In answering the following research question: What design features allow for both comfort and mobility in the hot city, and what design features detract from this? What climate-resilient social practices are these features enabling and disabling? this report develops a new approach to understanding and designing cool cities: cool commons. The report sets out the new conceptual approach of Cool Commons. It moves beyond current technocentric approaches to cool urban futures, recognising that a combination of material, social and institutional strategies are required to support climate adaptation, including community-led adaptive practices. ‘Cool commons’ view the city not as a collection of private spaces, but as an environment for convivial social life. The design challenge is thus to integrate opportunities for respite or coolth across the city, for example, in public spaces that are accessible to all. The report also sets out a methodology for analysing and reporting on the extent of Cool Commons, drawing on the pattern language of architect and mathematician Chris Alexander. It provides a series of sample patterns for Cool Commons that are the foundation for the ‘Cool Commons Pattern Deck’.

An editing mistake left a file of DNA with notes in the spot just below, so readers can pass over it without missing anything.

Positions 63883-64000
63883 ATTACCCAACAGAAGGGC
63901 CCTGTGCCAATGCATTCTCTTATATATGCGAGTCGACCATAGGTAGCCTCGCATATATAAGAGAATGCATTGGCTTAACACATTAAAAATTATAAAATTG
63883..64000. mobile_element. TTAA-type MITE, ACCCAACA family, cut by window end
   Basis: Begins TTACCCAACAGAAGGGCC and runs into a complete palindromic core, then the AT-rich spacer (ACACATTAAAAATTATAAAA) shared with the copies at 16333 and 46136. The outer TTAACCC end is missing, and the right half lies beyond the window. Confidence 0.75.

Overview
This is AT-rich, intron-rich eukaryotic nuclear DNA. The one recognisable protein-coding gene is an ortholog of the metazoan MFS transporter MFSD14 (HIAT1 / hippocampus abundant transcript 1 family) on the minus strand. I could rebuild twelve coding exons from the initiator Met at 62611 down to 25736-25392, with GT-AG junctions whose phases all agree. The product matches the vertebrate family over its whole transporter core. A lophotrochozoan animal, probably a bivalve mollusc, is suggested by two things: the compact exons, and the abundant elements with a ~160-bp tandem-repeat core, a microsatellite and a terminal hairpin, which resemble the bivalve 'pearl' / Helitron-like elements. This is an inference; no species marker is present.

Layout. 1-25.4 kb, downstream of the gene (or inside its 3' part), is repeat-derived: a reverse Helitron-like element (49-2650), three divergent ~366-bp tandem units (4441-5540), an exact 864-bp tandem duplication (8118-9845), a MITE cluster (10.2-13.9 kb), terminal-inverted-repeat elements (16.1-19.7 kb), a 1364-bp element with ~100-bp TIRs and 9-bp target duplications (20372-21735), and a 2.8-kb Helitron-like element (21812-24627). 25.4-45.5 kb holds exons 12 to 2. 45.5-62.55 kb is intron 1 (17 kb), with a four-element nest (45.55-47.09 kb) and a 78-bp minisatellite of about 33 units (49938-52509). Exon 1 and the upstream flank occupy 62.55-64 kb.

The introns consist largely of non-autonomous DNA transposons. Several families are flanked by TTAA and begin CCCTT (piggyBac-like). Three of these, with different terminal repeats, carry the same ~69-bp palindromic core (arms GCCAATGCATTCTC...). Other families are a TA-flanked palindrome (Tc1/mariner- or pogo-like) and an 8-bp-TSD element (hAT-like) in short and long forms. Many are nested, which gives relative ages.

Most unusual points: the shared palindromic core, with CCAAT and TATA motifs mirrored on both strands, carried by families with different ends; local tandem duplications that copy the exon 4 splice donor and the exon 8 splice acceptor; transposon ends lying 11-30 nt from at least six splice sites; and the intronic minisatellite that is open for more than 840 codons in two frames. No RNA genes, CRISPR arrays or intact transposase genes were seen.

Mellick Lopes, A., Arora V., Healy, S., Power, E., Armstrong, H., Crabtree, L., Gibson, K., and Tonkinwise, C. 2020. Cooling Common Spaces in Densifying Urban Environments: A Review of Best Practice and Guide for Western Sydney Renewal. Sydney: Landcom.